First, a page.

- It will cause a dip in battery life, but turning it off could increase battery. Apple promises 18 hours of battery life with always-on enabled by default. The new OLED display cycles down its refresh rate and the display lowers its brightness and reduces animations. So far, I've been getting roughly a day and a half. You could turn off always-on, and I'm testing that next to see how much better the battery life could be. Originally, I said "it won't affect battery life," and as I've kept using it, I've seen it limp to the end of a day with less remaining battery life than on the Series 4: on average, maybe I'll be in the 20% or less territory. Turning off always-on, however, brings it to exactly the battery life of the Series 4. Either way, the watch needs a recharge at night. Pick your poison.
- It's only always-on for watch faces and the Workout app. Apple didn't allow other apps to stay always-on. Which means, when they're open, after a few seconds they'll disappear and a small generic digital watch face will pop up. If you had a dream of having anything on the watch stay always-on, you're out of luck. This can be helpful, though, if you have sensitive info on your watch. Turning it away will cloud it from view, like a privacy screen.
- Always-on only works on your wrist. The watch waits to sense skin contact before triggering always-on. When it's off your wrist (or charging) the display still turns off.
- Every watch face has an ambient, dimmed always-on mode that kicks in. Much like Samsung or Wear OS watch faces, Apple's transform in the ambient always-on state. Moving second hands disappear. Background colors tend to fade to black or dim. Readouts shrink a bit. Some watch faces just look dimmed while others take on a second cool identity. Some are just boring analog watch hands.
- The watch needs to "wake up" before swiping, which takes a half second. You might see the watch face and want to swipe up a new one, or peek at notifications. But the always-on display needs to activate from sleep. Tapping wakes it up. It's a small delay, but be prepared.
- Active complications, like the new compass or noise levels, go dark. These things still need a wrist-turn to waken.
Compass appears to work well
Hard to believe, but Apple Watches didn't have compasses before. Now there's the novelty of seeing your direction on your wrist. There's a new watch complication -- that's the name for those glanceable readouts that you can stick on the Apple Watch -- that lets you view the compass at a glance, or an app that can lock in your bearing. It's also helpful with the Maps app, where there's finally a blue cone of direction that appears, just like on the iPhone.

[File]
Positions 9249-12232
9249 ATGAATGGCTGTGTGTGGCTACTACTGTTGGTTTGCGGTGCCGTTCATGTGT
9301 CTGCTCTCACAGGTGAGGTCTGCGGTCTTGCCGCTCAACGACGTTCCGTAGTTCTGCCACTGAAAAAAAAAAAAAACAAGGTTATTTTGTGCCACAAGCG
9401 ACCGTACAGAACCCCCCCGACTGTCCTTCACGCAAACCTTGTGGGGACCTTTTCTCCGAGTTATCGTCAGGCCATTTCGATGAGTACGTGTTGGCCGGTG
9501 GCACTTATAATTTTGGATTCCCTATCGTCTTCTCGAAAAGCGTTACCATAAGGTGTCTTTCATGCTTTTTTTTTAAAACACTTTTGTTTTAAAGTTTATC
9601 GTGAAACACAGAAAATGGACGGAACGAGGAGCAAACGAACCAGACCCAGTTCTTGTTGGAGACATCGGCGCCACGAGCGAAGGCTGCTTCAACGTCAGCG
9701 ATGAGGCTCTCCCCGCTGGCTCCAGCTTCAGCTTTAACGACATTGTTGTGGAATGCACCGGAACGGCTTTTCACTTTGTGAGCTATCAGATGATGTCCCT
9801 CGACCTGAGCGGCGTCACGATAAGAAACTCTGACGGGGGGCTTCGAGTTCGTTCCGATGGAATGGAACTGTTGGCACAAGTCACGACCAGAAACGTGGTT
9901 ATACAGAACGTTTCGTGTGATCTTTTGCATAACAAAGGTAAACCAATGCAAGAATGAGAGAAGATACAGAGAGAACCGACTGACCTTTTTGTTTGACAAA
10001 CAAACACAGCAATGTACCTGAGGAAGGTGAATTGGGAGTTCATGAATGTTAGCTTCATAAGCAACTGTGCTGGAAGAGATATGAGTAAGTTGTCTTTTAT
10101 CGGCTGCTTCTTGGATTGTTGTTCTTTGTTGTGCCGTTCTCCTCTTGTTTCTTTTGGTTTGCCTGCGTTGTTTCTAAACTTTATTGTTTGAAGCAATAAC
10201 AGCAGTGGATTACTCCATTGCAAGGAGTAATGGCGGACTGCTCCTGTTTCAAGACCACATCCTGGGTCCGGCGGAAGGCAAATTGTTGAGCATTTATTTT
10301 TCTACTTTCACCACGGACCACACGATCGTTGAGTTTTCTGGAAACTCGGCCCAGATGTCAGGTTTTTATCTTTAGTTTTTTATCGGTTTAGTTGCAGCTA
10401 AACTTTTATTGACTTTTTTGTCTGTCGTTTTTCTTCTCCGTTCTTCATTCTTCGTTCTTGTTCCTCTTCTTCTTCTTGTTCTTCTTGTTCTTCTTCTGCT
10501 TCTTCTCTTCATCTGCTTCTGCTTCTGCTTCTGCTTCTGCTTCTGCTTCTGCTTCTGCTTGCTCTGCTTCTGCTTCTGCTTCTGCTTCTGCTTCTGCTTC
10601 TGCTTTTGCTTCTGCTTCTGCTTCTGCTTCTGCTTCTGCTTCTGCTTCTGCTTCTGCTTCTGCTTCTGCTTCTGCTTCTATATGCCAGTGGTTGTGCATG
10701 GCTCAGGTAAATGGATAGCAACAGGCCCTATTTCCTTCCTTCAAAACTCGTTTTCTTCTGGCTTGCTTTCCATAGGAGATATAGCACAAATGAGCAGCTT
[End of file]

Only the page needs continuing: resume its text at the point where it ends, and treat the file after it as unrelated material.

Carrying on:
The compass seems steady, but coming out of restaurants or subways can still confuse it for a moment, leading to that hey-where-am-I-going feeling. Yes, it's annoying. But, like always-on displays, a compass on a smartwatch is good to have.
International SOS works like the US SOS did before
If you're paying up for a cellular Apple Watch, you're paying $100 for the capability, plus a monthly fee of around $10. You can use the SOS mode by pressing and holding the side button to call 911 or the local equivalent. It works in about 150 countries on the Series 5, and doesn't need a cellular plan. This seems like a helpful travel tool. My phone service doesn't work outside of the US so I might be more in need of assistance in case of emergency. I haven't tested this feature because I'm not overseas right now, and I'm not planning to be for a while.
What's still missing
These few additions to the Series 5 are helpful, but there's more I want to see. Battery life remains two days max, and many watches and fitness trackers do better. I'd like to see days, maybe a week -- even if that means going into a low-power state more often.
If Apple offered longer battery life, maybe that could also mean sleep tracking. Apple still hasn't included built-in sleep tracking with any of its watches. Other smartwatches have been tracking sleep for years, and Fitbit now has an improved Sleep Score feature on its app that will grade a night's rest on several factors, including heart rate.
Apple acquired the sleep tech company Beddit, but sleep still hasn't emerged on the Apple Watch yet. Apple is quick to remind watch owners that there are apps for that. But, the battery life on the Apple Watch means sleeping with it leaves you to worry if you'll have a full charge the next day.
And speaking of charging, the Apple Watch still uses its own proprietary charger. Samsung found a way to charge its watches through the back of the Galaxy S10 phones, offering help for those moments when a charger might be at home -- which happens for me all the time. If the Apple Watch is really going to become a watch for everyone, it needs to last longer on a charge and there needs to be more ways to charge it.
Last but not least, it shouldn't require an iPhone to pair with it. WatchOS 6 takes a step in the right direction by launching its own App Store for the Watch, but there are still miles to go. The Apple Watch continues to be one of the best smartwatches, but it remains limited by being an iPhone accessory for now.